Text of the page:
FIG. 1 is schematic diagram illustrating generally an example of portions of a cardiac function management system 100, such as for use with a human or other living subject 101. In this example, the system 100 can include an implantable or external ambulatory or other cardiac function management (CFM) device 102. Examples of CFM device 102 can include, without limitation, a pacemaker, a cardioverter, a defibrillator, a CRT device, or other cardiac monitoring or therapy delivery device, for example, including a cardiac device that includes or works in coordination with one or more neuro-stimulating devices, or other devices, drugs, drug delivery systems, or other therapies. The CFM device 102 can include a communication circuit, such as for establishing a unidirectional or bidirectional wireless communication link 104 with an external local interface 106, with an implantable or external therapy circuit, or with another device with communication capability. In an example, the external local interface 106 can further unidirectionally or bidirectionally communicate with an external remote interface 108, such as wirelessly or otherwise, such as via a shared communication or computer network 110.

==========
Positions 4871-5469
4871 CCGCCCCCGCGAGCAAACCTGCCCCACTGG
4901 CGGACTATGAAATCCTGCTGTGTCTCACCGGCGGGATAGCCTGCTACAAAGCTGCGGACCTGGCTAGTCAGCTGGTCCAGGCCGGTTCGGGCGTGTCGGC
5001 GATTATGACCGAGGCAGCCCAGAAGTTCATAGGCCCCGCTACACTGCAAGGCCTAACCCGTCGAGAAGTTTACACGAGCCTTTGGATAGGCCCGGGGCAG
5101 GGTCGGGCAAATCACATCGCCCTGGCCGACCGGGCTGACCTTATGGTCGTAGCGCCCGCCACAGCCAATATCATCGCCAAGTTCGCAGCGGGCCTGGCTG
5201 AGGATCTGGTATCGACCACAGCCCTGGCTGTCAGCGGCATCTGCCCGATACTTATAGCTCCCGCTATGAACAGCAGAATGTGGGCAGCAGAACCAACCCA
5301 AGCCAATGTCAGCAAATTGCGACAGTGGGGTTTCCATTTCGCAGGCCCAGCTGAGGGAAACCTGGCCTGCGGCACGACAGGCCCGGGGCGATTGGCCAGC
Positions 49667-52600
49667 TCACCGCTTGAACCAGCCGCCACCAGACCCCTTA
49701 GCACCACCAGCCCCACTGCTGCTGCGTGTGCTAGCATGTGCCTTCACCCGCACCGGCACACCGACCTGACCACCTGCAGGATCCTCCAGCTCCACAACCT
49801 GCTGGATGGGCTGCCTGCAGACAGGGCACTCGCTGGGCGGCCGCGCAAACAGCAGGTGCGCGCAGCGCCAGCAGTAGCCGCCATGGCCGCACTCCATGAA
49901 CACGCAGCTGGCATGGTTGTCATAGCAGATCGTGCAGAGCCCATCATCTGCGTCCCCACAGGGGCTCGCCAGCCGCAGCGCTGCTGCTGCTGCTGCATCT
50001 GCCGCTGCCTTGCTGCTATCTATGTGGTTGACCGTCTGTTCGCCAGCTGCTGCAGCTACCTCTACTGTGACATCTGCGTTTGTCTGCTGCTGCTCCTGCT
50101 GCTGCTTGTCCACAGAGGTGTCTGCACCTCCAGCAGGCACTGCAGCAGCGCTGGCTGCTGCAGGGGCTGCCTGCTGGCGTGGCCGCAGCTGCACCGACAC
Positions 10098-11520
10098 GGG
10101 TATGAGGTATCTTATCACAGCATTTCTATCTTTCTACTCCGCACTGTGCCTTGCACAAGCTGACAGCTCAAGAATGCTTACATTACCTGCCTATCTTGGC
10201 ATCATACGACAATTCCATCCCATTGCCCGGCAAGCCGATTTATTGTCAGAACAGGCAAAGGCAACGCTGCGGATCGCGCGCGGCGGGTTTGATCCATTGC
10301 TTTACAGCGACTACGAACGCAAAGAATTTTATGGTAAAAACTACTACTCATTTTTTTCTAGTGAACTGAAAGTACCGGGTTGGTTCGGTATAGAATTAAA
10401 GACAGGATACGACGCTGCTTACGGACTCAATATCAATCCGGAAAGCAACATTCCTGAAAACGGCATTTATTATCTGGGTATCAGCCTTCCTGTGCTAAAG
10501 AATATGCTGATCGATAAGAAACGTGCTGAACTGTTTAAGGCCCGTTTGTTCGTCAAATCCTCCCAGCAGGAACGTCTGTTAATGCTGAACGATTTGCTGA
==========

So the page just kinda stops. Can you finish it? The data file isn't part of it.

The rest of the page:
FIG. 2 is a block diagram illustrating generally an example of portions of a system 200 that can determining a CR indicator corresponding to a predicted value of a maximum change in myocardial contractility that can be achieved by a subject. In this example, the system 200 for determining a CR indicator can be included within the CFM device 102. In certain examples, the system 200 can be included within a monitoring device or other device. In an example, at least a portion of the system 200 can be implantable. In an example, at least a portion of the system 200 can be included in an external ambulatory carrier such as, for example, capable of being worn by a subject or affixed to the skin of a subject, such as a skin patch.

The system 200 can include a physical activity sensor 202, which can be configured to detect a physical activity signal from a subject. The physical activity sensor 202 can include an accelerometer or a heart rate sensor, for example. The system 200 can further include a cardiac contractility sensor 204, which can be configured to detect an indication of cardiac contractility from the subject. The cardiac contractility sensor 204 can be configured to detect a pulse pressure, a rate of change of blood pressure such as during a cardiac ejection period, a S1 heart sound, a pre-ejection period (PEP), a change in cardiac stroke (e.g., a change in the volume of blood in the heart during a cardiac cycle), or a force of a cardiac contraction, for example, or another contractility indicator.